Tag Archives: spruce trees

Photography Goals

Spruce trees in Wrangell-St. Elias National Park and Preserve, Alaska.

Spruce trees in Wrangell-St. Elias National Park and Preserve, Alaska. Please click on the image above to view a larger version of this photo.

Hey Folks,

2013. It’s a new year already. The days are getting longer, so I’m told. I’m another year older, slower, fatter and balder. But a new year can also mean a great time to focus on our work. Draw it into focus by outlining and giving voice to where we might like for it to go. Without that articulation, it’s easy to wander in circles, and not really move forward with our art.

I’m reminded of a great line by my friend Craig Tanner, when he was asked what is the most important concern to him, as an artist; his answer, so simple, was “the only thing that matters is, is my work moving forward”.

What can we do to move our work forward? Well, make some goals to move toward, for one thing. And really, goals is the wrong word, I think, for art. We don’t score goals. We don’t target anything; we make art, we create stuff. That’s all.  Continue reading

Fall Colors in the Taiga

Fall colors glow in the boreal forest, Wrangell-St. Elias National Park, Alaska.

Hey Folks,

While I’m out trudging around in the cold and wet mountains, you get to sit home and read about it, and still see the pictures!

This photo was from my recent trip to the north side of Wrangell-St. Elias National Park, off the Nabesna Road. The weather wasn’t super co-operative for grander landscape images, which was a bummer, as there are certainly some grand landscapes to be had in the area. But the weather was good for more intimate scenes, like this one.

The boreal forest is a real treasure, and hiking through it is always a treat. It’s amazing what one can find sometimes – I’v e found everything from moose racks  and caribou racks  to trekking poles, tent stakes and other trash. But this last trip was a first for me. I found a fully-loaded, good condition large caliber centerfire rifle, with a scope, sitting by a tussock in the forest. I packed it out, and handed it in to the Park Service office, and still haven’t found out exactly what happened as to how the rifle came to be there. Pretty crazy stuff.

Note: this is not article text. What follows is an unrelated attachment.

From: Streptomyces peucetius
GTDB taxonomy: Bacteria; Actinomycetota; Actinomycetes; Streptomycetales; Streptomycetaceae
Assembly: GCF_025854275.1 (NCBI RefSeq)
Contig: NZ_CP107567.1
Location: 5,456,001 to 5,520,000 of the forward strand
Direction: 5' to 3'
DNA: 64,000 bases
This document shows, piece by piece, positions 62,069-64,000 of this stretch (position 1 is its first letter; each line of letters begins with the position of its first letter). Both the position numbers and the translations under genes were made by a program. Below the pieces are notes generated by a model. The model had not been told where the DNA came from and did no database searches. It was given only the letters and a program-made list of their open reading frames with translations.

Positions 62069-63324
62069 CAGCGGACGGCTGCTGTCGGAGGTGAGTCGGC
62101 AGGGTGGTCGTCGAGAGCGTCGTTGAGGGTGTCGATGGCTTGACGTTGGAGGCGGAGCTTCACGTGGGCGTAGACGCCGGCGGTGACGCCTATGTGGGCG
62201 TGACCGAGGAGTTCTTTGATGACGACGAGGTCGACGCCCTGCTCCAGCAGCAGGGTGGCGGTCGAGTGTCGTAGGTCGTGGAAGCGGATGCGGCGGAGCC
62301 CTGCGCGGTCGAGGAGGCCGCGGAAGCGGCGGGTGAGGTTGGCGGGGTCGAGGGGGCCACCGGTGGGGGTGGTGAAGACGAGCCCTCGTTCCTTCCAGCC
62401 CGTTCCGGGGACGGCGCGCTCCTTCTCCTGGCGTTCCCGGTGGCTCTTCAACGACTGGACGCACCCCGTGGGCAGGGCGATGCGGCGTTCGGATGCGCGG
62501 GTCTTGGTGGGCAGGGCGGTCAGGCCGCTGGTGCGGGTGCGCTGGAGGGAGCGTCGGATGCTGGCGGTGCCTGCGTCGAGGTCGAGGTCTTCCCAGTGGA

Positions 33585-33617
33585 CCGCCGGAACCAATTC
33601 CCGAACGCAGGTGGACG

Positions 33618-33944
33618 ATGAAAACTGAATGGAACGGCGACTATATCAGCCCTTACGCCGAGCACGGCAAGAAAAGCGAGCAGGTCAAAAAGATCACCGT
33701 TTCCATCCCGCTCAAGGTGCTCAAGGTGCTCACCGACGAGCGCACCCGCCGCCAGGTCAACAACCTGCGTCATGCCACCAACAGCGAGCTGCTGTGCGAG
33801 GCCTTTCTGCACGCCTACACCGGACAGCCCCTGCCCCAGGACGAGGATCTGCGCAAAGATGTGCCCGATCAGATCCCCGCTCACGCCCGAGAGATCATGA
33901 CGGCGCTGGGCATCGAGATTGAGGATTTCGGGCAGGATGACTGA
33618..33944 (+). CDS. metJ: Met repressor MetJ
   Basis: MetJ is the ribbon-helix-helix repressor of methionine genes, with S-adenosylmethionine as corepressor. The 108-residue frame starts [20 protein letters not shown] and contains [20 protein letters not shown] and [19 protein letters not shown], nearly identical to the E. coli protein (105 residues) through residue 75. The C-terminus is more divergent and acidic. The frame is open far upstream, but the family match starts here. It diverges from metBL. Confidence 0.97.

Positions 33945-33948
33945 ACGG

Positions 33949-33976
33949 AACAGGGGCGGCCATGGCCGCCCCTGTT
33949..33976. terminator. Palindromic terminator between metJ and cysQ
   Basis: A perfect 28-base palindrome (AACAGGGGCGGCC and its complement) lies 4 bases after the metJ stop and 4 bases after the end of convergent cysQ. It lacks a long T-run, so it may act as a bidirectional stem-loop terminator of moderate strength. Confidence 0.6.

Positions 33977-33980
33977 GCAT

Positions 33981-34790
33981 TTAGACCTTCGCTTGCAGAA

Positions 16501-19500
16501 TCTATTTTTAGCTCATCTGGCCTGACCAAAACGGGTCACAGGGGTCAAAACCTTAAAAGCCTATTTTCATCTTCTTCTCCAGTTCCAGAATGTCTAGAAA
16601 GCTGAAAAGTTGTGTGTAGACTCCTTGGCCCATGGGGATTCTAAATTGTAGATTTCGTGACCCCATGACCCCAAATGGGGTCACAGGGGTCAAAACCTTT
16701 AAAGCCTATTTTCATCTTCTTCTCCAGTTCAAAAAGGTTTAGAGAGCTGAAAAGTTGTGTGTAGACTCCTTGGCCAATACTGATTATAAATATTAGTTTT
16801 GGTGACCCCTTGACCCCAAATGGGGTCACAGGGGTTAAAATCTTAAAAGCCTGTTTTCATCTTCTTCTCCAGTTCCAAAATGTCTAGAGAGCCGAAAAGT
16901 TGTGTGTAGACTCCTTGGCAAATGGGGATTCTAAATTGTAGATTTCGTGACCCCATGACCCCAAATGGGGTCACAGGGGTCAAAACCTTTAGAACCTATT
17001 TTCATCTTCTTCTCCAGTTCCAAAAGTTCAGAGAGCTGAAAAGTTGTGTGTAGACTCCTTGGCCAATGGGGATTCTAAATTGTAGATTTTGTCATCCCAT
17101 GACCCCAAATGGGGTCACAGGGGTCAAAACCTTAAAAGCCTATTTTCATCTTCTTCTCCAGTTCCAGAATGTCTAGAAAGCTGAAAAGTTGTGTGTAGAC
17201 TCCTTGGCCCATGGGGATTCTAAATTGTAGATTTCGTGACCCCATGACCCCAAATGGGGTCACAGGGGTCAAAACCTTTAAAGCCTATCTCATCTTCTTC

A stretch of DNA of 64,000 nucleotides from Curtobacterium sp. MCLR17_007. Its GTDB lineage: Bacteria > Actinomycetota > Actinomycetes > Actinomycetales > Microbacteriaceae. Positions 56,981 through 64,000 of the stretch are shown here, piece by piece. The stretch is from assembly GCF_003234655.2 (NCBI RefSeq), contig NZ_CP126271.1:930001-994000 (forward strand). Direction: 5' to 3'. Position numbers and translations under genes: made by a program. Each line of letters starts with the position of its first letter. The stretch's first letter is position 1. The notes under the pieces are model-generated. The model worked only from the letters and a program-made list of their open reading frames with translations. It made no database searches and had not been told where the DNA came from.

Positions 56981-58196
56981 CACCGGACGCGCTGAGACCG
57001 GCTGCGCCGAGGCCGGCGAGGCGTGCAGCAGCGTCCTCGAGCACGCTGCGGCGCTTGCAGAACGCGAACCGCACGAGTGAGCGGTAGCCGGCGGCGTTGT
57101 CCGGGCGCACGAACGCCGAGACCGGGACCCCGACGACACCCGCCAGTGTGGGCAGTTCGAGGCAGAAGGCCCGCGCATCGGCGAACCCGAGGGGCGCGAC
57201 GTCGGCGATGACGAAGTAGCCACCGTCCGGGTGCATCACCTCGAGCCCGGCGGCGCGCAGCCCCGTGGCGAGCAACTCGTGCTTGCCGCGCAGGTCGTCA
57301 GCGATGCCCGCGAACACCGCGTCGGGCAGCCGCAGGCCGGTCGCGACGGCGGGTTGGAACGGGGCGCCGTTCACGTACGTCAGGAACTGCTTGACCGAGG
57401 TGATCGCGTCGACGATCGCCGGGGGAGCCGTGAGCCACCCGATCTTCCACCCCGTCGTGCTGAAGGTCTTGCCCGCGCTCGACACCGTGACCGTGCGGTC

Other than my trip was,  as always, too brief. Marred by dismal skies, I was really hoping to get some big shots of Mt Sanford, but the mountain was only rarely visible. The final morning of my trip it was out, but distant clouds to the east blocked the sun’s rays from adorning the peak – total bummer. There is a view of the mountain that I think lends itself to as fine a landscape image of grand mountains as any, but I need to put in more time, apparently, to make it happen.

As for the image above,  I spend so much of the summer hiking and trekking in the alpine areas of the park that I don’t get to spend the hours in the forest that I would like. The forest is a special place, and I always enjoy my time there. In the fall, it comes alive with color, and this year was grand, for sure. The color seemed to peak around the end of August, and only a few days later had  noticeably dropped off. I was lucky to catch it before that happened.

I’ll be back (hopefully) from my next trip with some more landscapes, and then we’ll see what the last 2 weeks of September bring for my trips. At the moment, I’m toying with a few ideas, but haven’t set anything in stone so far. We shall see.

Oh, a side note; this kind of more open boreal forest is often referred to as ‘taiga’, which is a so-called Russian word for ‘little sticks’,  expressing the smallish stature of the spruce trees. However, my Russian friend Sergei tells me that in Russia, the word taiga simply means ‘forest’. We’ll have to explore this controversy further and see wherein the truth lies. In the meantime, here’s a quiz; how many various vegetation species can you see here, and what are they (Mark Vail you go last)?